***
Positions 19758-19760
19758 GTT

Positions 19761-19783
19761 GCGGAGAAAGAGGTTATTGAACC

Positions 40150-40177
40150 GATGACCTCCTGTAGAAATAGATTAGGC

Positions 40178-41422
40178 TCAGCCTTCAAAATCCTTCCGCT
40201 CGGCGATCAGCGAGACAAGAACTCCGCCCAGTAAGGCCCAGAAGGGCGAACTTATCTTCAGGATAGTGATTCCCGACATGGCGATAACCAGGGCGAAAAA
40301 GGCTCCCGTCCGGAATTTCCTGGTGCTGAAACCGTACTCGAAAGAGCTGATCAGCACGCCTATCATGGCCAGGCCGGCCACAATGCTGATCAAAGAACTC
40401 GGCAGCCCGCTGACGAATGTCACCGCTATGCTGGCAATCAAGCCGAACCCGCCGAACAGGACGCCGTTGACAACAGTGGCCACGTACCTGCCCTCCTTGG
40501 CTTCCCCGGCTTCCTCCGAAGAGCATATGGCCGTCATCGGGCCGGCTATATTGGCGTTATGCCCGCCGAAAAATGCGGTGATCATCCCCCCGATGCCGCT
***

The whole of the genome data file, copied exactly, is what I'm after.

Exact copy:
Positions 19758-19760
19758 GTT

Positions 19761-19783
19761 GCGGAGAAAGAGGTTATTGAACC

Positions 40150-40177
40150 GATGACCTCCTGTAGAAATAGATTAGGC

Positions 40178-41422
40178 TCAGCCTTCAAAATCCTTCCGCT
40201 CGGCGATCAGCGAGACAAGAACTCCGCCCAGTAAGGCCCAGAAGGGCGAACTTATCTTCAGGATAGTGATTCCCGACATGGCGATAACCAGGGCGAAAAA
40301 GGCTCCCGTCCGGAATTTCCTGGTGCTGAAACCGTACTCGAAAGAGCTGATCAGCACGCCTATCATGGCCAGGCCGGCCACAATGCTGATCAAAGAACTC
40401 GGCAGCCCGCTGACGAATGTCACCGCTATGCTGGCAATCAAGCCGAACCCGCCGAACAGGACGCCGTTGACAACAGTGGCCACGTACCTGCCCTCCTTGG
40501 CTTCCCCGGCTTCCTCCGAAGAGCATATGGCCGTCATCGGGCCGGCTATATTGGCGTTATGCCCGCCGAAAAATGCGGTGATCATCCCCCCGATGCCGCT